It’s sad saying goodbye to humans who mean a lot to you.  It’s also sad saying goodbye to places that mean a lot to you.  I’m so incredibly grateful that I don’t have to say goodbye to Seoul for another year.  As I took my run last weekend, I was struck again (as I am nearly every day) by how beautiful this city is, how lucky I am to live here.  I’m already becoming sad at probably having to leave it, and that’s 11 months in my future.

In the meantime, I moved into my new job, the after school working only 5 hours a day in Dangsan-gu, just a short one-stop ride away from my home right next to Hapjeong station.  I found a perfect little loft (being short, lofts are perfect for me) which is exactly equidistant from Hapjeong and Sangsu, which leaves me situated in literally my favorite neighborhood in Seoul.  I’ve almost completely decorated the new house, which is fun but difficult, being an adult, y’know, but now the space really feels mine.  I do almost all my own cooking and have to manage my own affairs much better, now that my boss or coworkers aren’t right there to solve all my problems for me.  Every problem seems magnified when you can’t just lean back in your chair and ask 10 people who have had the same problem before.  But I think this year will be a tremendous year of growth.  It’s also a bit lonely so far.  I’m great at making friends, but I’m horrid at going out and finding friends, especially given the language barrier.  So we’ll have to learn to break through that.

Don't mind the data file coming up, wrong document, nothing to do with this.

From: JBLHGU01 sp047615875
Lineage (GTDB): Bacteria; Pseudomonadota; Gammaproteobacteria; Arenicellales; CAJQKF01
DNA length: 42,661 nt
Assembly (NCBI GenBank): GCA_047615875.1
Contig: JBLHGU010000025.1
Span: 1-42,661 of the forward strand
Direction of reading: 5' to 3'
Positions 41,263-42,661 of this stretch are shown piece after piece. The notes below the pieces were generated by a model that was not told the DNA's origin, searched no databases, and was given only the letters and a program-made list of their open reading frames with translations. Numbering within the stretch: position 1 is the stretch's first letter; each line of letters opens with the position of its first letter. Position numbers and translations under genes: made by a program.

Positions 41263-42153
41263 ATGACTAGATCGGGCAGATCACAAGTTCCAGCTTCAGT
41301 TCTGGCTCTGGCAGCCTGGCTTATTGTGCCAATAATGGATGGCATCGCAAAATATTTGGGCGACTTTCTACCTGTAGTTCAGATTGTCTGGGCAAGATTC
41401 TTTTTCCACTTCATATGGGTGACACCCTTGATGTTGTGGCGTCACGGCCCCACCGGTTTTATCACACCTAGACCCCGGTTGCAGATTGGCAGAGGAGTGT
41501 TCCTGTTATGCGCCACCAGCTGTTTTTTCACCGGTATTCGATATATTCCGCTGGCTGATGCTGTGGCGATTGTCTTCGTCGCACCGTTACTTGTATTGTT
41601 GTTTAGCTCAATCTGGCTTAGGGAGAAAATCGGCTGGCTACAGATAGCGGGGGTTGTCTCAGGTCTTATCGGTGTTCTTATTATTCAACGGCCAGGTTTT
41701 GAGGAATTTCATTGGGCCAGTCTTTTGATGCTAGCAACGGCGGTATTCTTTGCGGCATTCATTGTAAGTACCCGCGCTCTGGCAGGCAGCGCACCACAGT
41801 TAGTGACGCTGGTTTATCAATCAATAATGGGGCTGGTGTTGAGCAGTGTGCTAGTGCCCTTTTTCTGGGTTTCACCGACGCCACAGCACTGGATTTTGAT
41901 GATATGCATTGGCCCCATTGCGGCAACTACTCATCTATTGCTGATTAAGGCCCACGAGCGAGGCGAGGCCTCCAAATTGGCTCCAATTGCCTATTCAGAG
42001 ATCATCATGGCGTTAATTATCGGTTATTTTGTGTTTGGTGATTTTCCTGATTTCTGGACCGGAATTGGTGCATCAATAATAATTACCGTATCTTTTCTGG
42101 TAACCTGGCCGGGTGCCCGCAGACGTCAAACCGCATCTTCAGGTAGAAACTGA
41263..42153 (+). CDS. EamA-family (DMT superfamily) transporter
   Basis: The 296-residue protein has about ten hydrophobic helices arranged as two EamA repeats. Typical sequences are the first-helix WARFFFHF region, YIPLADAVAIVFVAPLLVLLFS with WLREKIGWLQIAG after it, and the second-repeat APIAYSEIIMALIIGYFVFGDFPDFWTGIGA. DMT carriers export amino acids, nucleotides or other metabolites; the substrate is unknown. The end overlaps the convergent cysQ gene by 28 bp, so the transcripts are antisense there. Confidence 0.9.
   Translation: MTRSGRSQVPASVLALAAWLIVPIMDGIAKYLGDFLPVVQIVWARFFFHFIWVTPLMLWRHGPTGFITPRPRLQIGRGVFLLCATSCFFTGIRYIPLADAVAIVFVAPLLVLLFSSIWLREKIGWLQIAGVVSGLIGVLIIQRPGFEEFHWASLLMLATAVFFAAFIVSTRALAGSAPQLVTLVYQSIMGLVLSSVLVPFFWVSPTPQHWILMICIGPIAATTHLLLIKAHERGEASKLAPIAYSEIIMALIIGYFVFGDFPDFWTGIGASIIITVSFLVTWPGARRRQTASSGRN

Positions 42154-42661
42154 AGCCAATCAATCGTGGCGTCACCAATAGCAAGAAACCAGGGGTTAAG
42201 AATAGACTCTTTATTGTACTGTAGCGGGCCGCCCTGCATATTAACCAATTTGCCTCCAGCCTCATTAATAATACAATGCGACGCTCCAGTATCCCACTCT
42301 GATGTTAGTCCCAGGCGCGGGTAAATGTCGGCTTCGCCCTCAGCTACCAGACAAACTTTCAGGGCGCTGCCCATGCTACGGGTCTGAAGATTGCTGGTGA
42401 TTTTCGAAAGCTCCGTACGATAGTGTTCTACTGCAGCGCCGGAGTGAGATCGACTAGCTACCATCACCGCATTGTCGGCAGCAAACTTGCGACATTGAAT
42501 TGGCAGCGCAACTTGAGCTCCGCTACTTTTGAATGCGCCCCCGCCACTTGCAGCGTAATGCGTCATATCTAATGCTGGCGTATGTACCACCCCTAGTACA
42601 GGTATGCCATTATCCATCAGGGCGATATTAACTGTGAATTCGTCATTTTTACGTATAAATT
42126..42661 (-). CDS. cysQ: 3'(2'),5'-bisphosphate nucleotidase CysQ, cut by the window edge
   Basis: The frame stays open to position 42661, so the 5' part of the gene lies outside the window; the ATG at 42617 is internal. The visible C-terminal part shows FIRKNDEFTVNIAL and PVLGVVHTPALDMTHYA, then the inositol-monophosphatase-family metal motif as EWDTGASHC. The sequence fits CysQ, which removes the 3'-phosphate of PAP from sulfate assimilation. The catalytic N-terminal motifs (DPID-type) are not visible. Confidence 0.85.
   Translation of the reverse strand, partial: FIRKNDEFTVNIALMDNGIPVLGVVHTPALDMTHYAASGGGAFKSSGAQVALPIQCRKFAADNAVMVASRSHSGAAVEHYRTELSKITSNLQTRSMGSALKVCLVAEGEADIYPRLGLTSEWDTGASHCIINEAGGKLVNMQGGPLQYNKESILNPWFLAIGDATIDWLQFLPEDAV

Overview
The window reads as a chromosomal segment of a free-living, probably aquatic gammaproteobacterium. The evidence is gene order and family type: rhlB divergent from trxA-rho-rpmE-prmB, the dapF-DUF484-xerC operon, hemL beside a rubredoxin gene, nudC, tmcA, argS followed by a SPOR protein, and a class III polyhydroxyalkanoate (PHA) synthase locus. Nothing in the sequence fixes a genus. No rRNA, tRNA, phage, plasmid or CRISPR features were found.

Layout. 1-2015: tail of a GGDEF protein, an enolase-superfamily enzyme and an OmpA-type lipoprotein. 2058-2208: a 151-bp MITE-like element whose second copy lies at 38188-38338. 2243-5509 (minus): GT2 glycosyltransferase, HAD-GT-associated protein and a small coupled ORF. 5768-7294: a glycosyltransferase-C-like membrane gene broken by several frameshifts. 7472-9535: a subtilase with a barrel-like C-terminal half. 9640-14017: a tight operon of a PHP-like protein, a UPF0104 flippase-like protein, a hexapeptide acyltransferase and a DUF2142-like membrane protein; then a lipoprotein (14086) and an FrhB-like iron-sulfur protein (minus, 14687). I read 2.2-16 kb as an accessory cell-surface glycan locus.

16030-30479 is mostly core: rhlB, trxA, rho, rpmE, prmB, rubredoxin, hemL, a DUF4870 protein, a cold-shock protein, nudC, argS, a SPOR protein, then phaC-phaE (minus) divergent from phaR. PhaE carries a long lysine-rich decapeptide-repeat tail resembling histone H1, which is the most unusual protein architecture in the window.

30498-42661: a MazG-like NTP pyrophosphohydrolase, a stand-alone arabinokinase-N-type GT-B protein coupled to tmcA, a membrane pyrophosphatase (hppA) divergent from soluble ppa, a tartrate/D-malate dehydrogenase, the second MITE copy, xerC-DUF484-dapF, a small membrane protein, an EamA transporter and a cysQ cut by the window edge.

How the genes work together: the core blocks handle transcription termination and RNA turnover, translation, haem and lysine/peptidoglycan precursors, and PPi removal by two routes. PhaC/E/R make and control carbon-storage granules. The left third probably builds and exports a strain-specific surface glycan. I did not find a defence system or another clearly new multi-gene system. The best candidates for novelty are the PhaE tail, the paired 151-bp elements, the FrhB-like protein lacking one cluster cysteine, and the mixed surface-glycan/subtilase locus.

Looking forward, I’ll continue to better manage the new house, find some Korean lessons so that I can really get more out there in the community, and keep discovering more and more about my neighborhood and my city.  I’m so happy and excited to be here for another year, loneliness be damned.

 

A toast to embracing the loneliness, using it as medium to create something new everyday.